Quadir Copeland’s basketball journey began on hardwood floors and blacktops throughout his home of Southwest Philadelphia.
The game has taken the highly-recruited point guard a couple of hours west to Gettysburg, Pa., back east to Burlington, N.J. and all the way south to Bradenton, Fla., where he’ll spend his upcoming final season of high school hoops at national powerhouse IMG Academy.
After that, Copeland will bring his talents to Central New York to play for Jim Boeheim and the Syracuse Orange.
“I’ve seen a lot coming from where I’m from so being able to show kids — people that I love, that I’ve been around since I was a kid — that it’s possible is amazing,” Copeland said Tuesday after announcing his verbal commitment to SU. “And that’s really the whole goal. It’s just setting up things for the next generation.”
Copeland started the year outside of the Top 100 in the Class of 2022 national rankings, but surged into the No. 85 spot on in late May. The national spotlight isn’t something that intimidates him. It’s something that Copeland has been working towards his entire life.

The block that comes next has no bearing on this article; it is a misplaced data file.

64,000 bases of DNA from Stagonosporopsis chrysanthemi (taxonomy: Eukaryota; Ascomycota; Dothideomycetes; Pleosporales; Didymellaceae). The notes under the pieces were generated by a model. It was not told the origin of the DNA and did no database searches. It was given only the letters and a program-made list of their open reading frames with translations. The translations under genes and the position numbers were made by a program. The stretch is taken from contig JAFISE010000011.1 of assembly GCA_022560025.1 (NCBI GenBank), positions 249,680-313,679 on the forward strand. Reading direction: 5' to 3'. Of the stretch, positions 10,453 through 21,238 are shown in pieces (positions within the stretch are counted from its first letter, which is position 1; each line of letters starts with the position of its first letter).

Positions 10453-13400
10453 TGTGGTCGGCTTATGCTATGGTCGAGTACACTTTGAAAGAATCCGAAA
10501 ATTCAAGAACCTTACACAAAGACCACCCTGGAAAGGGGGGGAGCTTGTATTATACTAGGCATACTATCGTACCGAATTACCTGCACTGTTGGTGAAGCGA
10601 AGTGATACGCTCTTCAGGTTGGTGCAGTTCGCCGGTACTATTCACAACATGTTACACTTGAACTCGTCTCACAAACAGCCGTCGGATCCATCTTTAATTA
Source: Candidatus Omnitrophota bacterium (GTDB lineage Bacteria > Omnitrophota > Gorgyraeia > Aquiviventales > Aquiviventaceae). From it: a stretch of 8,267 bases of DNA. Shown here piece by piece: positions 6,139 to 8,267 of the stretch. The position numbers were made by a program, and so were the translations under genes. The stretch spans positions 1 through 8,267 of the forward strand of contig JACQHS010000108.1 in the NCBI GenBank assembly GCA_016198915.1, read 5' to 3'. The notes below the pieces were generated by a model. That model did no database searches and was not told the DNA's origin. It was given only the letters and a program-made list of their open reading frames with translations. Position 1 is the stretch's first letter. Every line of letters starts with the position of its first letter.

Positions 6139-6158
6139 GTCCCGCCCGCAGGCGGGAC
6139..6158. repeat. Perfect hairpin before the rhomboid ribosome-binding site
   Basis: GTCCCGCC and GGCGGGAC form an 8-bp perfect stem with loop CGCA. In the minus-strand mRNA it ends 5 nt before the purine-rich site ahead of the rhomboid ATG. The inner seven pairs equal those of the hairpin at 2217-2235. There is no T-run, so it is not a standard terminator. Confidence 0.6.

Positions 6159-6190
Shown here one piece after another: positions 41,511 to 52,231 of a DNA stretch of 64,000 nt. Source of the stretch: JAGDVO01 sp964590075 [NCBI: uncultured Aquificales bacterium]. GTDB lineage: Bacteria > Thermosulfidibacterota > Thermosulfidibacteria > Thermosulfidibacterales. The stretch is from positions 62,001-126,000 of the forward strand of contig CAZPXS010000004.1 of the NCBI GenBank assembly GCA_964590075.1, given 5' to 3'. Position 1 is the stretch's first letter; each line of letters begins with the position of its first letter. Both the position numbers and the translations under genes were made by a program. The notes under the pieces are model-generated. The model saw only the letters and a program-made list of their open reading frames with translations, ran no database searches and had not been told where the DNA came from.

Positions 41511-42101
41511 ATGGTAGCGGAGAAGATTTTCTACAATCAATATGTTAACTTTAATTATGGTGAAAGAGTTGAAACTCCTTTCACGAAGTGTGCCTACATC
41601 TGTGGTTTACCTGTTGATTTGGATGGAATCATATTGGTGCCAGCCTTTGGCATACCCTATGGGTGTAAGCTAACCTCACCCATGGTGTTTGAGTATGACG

Syracuse Basketball: Visit from 4-star, top-25 commit soon would rock (itlh; Adler)
In June, Syracuse basketball welcomed numerous 2022 targets to the Hill for official visits, including four-star wing Justin Taylor, who committed to the Orange at the end of that month.
What I’d love to see is a visit to Central New York soon by another commit of the team’s in the 2022 cycle, fellow four-star wing Kamari Lands.
Lands is a junior at Prolific Prep in Napa Valley, Calif., and he is poised for a stellar senior year there. Prolific Prep has a loaded roster ahead of the 2021-22 stanza, and the team is certainly being viewed as a national-title contender in the upcoming term.